English  permalink

Higher Critical essay

This discussion has been closed.

Messages: 1 - 2 of 2
  • Message 1. 

    Posted by U15531519 (U15531519) on Saturday, 8th December 2012

    I need help with choosing a play for my Critical Essay.

    My teacher hasn't really given us much to choose from. Can I choose The Merchant of Venice or An Inspector Calls ? I do have others which are considered more suitable for Higher essays but I am familiar with these ones. If my choices are not considered suitable can you give me a few pointers plz

    Report message1

  • Message 2

    , in reply to message 1.

    Posted by bitesize_english_teacher (U15197928) on Saturday, 8th December 2012

    You are right in saying that these are not ideal plays for Higher level as they are usually studied in S3/4 rather than S5/6. Shakespeare's later tragedies (Macbeth, Hamlet, Othello, etc) are more typical choices for Higher.

    Neverthless, a well-written Critical Essay on either of the texts you mention could still be suitable for Higher if it contained a high standard of detailed analysis and had clearly constructed paragraphs which used topic sentences to create effective links to the question.

    For example, a look at the past papers book shows several questions that would fit 'The Merchant of Venice', such as:

    'choose a play which has a theme of revenge'
    'choose a play in which a character makes a crucial error'
    'choose a play in which one person's flaws can have a significant impact on other people as well as on himself'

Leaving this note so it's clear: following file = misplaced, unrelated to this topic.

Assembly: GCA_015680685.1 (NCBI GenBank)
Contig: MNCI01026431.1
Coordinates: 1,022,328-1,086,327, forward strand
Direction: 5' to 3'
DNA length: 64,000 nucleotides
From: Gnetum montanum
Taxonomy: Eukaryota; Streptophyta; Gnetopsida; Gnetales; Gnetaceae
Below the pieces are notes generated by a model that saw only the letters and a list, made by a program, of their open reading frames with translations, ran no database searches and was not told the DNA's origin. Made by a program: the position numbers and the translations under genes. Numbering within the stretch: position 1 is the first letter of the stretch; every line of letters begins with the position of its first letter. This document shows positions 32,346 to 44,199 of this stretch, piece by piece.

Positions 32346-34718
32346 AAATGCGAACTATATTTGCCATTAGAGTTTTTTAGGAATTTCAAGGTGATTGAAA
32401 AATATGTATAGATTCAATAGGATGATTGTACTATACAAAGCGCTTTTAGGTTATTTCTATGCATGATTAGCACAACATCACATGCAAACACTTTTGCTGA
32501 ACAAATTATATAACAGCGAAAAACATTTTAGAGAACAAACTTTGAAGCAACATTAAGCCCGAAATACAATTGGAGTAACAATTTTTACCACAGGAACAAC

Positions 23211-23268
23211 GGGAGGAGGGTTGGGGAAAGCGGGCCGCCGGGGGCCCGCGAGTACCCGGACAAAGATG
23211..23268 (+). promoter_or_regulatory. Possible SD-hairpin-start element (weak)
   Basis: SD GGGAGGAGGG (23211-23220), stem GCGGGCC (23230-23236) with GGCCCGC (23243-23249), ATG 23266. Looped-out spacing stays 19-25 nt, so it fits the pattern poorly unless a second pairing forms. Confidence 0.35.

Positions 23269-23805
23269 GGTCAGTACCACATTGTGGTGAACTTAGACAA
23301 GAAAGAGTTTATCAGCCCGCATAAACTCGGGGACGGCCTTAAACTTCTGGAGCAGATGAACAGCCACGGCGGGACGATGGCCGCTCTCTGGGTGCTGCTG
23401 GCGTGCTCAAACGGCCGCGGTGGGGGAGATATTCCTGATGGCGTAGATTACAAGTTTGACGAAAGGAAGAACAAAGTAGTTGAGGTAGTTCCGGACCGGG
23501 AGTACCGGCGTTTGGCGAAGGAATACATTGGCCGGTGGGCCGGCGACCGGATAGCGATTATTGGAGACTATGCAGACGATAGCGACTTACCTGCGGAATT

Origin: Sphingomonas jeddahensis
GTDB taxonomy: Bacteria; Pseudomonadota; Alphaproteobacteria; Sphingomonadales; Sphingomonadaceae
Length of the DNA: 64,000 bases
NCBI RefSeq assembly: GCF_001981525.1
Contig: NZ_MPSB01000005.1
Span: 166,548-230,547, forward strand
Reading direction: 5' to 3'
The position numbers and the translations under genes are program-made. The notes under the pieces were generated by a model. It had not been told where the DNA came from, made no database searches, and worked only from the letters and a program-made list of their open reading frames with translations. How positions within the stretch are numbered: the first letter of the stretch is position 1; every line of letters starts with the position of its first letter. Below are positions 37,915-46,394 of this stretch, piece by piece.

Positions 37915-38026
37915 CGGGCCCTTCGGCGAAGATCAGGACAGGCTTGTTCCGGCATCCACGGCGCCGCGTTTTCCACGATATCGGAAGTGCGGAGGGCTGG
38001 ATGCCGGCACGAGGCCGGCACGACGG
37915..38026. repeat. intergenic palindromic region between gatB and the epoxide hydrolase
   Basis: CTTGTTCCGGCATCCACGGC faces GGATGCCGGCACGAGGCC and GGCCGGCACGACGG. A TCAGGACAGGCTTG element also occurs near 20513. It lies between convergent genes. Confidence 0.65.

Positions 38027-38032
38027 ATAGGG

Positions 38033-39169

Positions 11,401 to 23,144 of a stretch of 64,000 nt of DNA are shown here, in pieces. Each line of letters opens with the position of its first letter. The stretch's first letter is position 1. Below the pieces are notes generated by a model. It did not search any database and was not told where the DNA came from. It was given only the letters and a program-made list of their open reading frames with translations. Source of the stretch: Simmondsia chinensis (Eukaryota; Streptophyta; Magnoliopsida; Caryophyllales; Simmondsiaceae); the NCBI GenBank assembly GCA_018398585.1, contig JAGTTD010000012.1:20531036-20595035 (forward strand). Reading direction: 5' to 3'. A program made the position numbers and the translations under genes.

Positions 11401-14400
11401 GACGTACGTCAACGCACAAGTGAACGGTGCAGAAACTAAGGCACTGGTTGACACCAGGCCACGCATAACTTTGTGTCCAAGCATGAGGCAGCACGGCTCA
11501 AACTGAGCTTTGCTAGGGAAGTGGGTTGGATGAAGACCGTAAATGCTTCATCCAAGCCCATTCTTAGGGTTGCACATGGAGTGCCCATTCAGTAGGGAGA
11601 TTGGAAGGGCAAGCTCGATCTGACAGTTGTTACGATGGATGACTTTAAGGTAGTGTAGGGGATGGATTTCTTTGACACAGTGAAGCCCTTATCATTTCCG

Perhaps the key difference between a Higher essay and a Standard Grade/Intermediate one would be that it will show a greater awareness of complexities within the characters - i.e. the essay should not take too simplistic approach.

    Thus, if writing about Shylock, you should avoid a simplistic interpretation such as 'Shylock is a villain' or 'Shylock is a victim of prejudice'. While there is plenty of evidence to support each of these views of Shylock, you should show awareness that the issue is not always clear cut: if Shylock suffers from prejudice, he also exhibits it himself (of Antonio he says "I hate him for he is a Christian"). Similarly, if Shylock comes across as a villain we also feel sympathy for him (look at the "Hath not a Jew eyes?" speech, for instance).

    Report message2

Back to top

About this Board

The Bitesize messageboards have now closed

or register to take part in a discussion.

The message board is currently closed for posting.

The boards are now closed

This messageboard is pre-moderated.

Find out more about this board's House Rules

Search this Board

Copyright © 2015 BBC. The BBC is not responsible for the content of external sites. Read more.

This page is best viewed in an up-to-date web browser with style sheets (CSS) enabled. While you will be able to view the content of this page in your current browser, you will not be able to get the full visual experience. Please consider upgrading your browser software or enabling style sheets (CSS) if you are able to do so.